Ever since the time of Pope Pious XI, the Holy See had condemned every kind of anti-Semitism. On the other hand the Holy See had some reservations about the idea to send all Jews to Palestine, as it feared a kind of reconstruction of the ancient Jewish kingdom. Theoretically, Roncalli seemed to agree with these reservations, as he believed that Palestine had been for many centuries also a homestead to Christians and people of other faiths. Rome was worried that the Holy Places, if run by a Jewish State, could lose their freedom. This does in no way diminish the hectic humanitarian efforts to help the Jews that was promoted and supported by the Holy See, and overtly recognized by prominent members of the Jewish community, like the Chief Rabbi of Palestine, Isaac Herzog. After having a conversation with him on 23 February 1944, Roncalli made the following note in his diary: «He was very eager to officially thank the Holy Father and his staff for helping so many Jews, and asked me to intervene for many Jews who were in peril on this side of the Dnieper where the Germans are withdrawing: and he was anxious to send his special thanks to Monsignor Cassulo, Nuncio in Bucarest. A lovable person, this very approachable great rabbi». Roncalli thus acted in complete unity of purpose with the Vatican instructions, as he always cared about showing how his interventions were expressions of the Church’s love. Nonetheless it must be said that the future Pontiff, though acting in full agreement with the Holy See’s instructions, could also exert that cautious discernment that, taking the concrete circumstances into account, led him to adopt original solutions to help the Jews.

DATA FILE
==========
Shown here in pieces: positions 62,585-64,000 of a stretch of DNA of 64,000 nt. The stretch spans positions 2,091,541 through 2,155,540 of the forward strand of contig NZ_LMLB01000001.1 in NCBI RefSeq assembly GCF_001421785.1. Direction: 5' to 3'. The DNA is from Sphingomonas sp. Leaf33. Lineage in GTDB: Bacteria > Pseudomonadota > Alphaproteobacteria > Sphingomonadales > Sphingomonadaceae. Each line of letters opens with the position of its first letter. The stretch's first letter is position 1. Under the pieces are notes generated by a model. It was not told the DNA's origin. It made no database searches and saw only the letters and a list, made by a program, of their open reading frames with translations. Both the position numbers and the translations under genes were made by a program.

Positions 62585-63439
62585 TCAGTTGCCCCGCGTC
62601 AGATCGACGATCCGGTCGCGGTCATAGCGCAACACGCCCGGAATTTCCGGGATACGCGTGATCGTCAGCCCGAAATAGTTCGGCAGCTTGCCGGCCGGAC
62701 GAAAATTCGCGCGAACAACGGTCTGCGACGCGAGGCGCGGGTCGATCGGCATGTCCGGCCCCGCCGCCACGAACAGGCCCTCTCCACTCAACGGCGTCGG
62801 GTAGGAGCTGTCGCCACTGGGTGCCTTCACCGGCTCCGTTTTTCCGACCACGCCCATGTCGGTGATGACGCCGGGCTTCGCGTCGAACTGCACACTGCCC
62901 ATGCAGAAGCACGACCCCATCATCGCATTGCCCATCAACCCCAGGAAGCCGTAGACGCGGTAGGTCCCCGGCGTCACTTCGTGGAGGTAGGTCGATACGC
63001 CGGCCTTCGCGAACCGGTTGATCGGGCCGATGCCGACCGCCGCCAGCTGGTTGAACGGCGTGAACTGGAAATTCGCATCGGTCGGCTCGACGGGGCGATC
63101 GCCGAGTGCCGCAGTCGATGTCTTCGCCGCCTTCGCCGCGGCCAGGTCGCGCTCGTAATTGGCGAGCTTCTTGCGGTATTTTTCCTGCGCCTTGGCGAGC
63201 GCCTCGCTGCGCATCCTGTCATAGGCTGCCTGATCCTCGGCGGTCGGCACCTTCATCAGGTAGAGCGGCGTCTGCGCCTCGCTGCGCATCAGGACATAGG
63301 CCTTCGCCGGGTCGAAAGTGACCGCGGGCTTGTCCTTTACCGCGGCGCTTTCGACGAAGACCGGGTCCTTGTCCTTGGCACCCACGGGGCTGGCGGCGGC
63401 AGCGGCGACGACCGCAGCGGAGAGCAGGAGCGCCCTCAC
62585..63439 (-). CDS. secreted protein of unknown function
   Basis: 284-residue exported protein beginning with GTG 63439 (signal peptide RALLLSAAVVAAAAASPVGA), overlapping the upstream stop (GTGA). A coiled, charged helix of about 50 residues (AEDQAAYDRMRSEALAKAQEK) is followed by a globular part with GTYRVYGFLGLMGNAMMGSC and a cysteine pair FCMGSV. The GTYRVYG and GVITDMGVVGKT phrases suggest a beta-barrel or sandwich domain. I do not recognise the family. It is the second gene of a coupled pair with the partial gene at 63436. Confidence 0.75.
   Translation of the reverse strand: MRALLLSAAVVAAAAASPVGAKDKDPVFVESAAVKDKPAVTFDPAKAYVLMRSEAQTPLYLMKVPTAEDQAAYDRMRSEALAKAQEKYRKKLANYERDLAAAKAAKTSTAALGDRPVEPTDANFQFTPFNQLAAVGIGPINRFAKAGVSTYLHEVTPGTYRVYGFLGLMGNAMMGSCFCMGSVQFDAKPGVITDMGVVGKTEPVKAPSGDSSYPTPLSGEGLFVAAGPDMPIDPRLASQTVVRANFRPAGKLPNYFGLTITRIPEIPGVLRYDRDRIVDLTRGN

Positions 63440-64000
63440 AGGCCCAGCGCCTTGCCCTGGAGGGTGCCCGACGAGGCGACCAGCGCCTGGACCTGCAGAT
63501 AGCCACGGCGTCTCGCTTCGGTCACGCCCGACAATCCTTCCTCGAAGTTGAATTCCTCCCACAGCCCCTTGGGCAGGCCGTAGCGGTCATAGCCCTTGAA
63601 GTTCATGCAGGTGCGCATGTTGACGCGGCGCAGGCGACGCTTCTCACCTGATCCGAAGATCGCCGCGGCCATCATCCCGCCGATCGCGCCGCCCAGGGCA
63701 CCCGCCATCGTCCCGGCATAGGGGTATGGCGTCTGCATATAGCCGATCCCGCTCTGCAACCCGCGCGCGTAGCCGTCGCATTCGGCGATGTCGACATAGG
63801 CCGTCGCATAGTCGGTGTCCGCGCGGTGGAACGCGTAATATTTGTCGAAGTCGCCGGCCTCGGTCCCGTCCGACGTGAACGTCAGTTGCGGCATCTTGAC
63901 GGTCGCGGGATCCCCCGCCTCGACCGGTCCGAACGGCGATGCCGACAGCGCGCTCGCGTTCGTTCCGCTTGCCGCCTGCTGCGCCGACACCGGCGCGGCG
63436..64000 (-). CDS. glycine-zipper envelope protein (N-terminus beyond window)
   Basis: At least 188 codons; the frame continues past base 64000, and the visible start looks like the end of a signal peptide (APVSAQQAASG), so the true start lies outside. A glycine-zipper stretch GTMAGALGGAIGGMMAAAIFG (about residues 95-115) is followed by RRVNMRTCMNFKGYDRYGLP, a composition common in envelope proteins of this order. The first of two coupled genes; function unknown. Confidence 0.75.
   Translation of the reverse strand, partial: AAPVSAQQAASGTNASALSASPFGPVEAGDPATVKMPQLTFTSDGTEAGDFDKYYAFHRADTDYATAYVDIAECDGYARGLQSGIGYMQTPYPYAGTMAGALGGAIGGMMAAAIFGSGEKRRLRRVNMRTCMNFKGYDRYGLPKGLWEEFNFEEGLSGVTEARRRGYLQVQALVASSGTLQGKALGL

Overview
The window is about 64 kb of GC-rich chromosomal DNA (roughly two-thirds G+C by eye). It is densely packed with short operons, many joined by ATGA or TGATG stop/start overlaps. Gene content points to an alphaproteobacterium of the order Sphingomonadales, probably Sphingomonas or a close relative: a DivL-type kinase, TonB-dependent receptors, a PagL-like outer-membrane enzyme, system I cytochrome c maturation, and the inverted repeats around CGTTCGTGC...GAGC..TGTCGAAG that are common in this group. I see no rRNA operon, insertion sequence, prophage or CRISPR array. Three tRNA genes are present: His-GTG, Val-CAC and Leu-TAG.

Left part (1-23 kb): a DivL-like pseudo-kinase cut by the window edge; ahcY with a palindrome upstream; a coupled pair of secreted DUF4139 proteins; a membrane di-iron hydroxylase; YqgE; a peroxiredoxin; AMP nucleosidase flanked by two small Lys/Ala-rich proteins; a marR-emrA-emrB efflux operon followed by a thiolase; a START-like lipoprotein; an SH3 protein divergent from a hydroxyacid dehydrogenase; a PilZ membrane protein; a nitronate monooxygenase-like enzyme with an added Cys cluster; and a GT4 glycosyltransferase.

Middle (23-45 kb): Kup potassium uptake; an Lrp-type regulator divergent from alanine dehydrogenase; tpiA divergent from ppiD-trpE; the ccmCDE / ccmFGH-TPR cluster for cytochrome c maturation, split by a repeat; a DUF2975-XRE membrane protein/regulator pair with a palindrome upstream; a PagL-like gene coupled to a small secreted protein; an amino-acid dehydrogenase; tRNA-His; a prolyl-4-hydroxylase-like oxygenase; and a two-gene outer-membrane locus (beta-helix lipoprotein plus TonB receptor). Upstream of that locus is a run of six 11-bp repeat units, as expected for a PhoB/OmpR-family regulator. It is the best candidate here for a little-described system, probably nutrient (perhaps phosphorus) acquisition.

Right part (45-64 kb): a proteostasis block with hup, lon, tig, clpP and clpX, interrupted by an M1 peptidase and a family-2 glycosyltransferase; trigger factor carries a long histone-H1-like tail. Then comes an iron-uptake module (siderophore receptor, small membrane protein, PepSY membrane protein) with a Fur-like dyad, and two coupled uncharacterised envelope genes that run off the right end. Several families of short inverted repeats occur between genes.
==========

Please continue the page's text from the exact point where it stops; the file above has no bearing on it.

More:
The International Raoul Wallenberg Foundation submitted Yad Vashem a detailed file - with pieces of testimony and bibliographic, historical and documental material – to ask for the recognition of John XXII as a “Righteous among the nations”. What do you think of this?